Boris Johnson’s negotiating team will continue Brexit crunch talks tomorrow after the prime minister failed to make a breakthrough during a phone call with the European Commission president.
The prime minister spoke with Ursula von der Leyen this afternoon after the two sides admitted there were still ‘significant divergences’ with just weeks to go until the transition period is over.
Discussions are still stuck on three ‘crucial issues’ with ‘no agreement feasible’ if these are not resolved, it was said tonight.
A joint statement from Mr Johnson and Ms von der Leyen read: ‘In a phone call today on the on-going negotiations between the European Union and the United Kingdom, we welcomed the fact that progress has been achieved in many areas.
‘Nevertheless, significant differences remain on three critical issues: level playing field, governance and fisheries. Both sides underlined that no agreement is feasible if these issues are not resolved.
‘Whilst recognising the seriousness of these differences, we agreed that a further effort should be undertaken by our negotiating teams to assess whether they can be resolved.
‘We are therefore instructing our chief negotiators to reconvene tomorrow in Brussels. We will speak again on Monday evening.’
Ms Von Der Leyen added on Twitter: ‘Differences remain. No agreement feasible if these are not resolved. Chief negotiators will reconvene tomorrow. We will speak again on Monday.’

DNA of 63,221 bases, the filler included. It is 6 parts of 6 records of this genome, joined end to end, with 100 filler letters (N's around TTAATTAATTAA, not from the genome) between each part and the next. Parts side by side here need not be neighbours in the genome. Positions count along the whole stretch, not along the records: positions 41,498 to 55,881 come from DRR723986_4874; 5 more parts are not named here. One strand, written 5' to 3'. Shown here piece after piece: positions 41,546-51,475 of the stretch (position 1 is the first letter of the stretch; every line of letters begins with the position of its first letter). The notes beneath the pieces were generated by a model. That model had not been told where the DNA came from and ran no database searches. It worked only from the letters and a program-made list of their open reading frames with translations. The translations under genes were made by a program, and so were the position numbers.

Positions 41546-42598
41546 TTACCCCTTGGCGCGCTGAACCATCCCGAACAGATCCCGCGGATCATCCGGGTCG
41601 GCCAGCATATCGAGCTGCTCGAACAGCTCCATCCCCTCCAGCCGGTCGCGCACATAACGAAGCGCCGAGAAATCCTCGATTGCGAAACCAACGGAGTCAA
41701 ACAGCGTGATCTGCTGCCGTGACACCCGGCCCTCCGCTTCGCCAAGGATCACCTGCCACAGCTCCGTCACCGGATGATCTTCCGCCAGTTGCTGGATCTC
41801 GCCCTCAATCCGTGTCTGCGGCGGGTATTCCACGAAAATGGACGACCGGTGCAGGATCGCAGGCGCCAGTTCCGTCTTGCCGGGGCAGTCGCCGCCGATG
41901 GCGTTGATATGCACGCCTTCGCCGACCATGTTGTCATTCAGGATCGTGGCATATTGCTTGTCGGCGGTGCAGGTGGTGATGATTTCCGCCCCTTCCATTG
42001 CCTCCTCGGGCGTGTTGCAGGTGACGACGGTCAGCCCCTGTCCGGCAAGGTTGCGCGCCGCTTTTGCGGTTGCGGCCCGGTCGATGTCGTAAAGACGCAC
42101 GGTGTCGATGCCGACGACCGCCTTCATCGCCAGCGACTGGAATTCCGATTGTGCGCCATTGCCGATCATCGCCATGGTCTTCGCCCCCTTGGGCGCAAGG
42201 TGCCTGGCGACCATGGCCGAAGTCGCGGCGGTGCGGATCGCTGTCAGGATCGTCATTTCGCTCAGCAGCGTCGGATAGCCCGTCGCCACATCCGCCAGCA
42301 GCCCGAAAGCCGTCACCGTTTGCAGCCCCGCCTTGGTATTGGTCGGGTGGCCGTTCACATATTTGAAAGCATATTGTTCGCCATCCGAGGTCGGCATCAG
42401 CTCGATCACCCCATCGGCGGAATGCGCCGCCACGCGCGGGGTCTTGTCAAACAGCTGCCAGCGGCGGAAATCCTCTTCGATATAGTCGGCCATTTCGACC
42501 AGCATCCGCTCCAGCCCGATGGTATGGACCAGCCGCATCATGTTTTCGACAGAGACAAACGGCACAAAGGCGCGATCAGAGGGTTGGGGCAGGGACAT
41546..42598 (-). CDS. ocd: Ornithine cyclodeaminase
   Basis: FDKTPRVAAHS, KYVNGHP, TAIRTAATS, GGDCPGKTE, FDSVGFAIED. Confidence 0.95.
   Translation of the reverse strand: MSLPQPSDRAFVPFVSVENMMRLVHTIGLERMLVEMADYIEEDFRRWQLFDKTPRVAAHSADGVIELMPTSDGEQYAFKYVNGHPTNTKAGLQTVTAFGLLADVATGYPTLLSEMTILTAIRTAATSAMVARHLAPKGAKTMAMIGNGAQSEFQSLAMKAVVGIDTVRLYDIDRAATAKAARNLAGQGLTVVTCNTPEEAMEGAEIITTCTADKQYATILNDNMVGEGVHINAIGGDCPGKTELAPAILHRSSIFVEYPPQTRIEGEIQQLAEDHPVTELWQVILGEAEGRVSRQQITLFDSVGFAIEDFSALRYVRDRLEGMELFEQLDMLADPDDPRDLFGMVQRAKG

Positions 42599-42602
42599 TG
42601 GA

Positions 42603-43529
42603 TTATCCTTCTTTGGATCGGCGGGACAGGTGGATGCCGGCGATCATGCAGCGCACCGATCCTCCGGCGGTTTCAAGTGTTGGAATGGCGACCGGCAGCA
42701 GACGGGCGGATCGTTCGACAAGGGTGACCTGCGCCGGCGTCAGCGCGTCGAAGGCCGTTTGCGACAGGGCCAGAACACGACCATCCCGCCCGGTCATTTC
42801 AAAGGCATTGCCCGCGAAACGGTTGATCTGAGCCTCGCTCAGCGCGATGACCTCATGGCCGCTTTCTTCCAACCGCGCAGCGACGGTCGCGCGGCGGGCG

The outstanding issues – fisheries, the so-called ‘level-playing field’ rules on fair competition, and the governance arrangements for any deal – have been known for months.
It remains unclear whether either side is prepared to shift their stance to enable their negotiators to bridge the gaps.
A Downing Street spokesperson recently admitted ‘time is in short supply’ to get past this ‘difficult point’.
Many were hoping differences could be resolved this week but UK sources have accused the EU of trying to ‘introduce new elements’ at the 11th hour.
The British side was angered by reported demands by Brussels that EU fishermen should continue to enjoy the same access to UK waters for another 10 years.
There was concern that Mr Barnier was coming under pressure from French President Emmanuel Macron.
The situation has led to increased tension in the EU, with France’s Europe minister Clement Beaune warning his country could veto any agreement if it did not satisfy their conditions.
Irish premier Micheal Martin, whose country is among those most anxious to get an agreement, welcomed the announcement that the talks would continue.
He tweeted tonight: ‘An agreement is in everyone’s best interests. Every effort should be made to reach a deal.’
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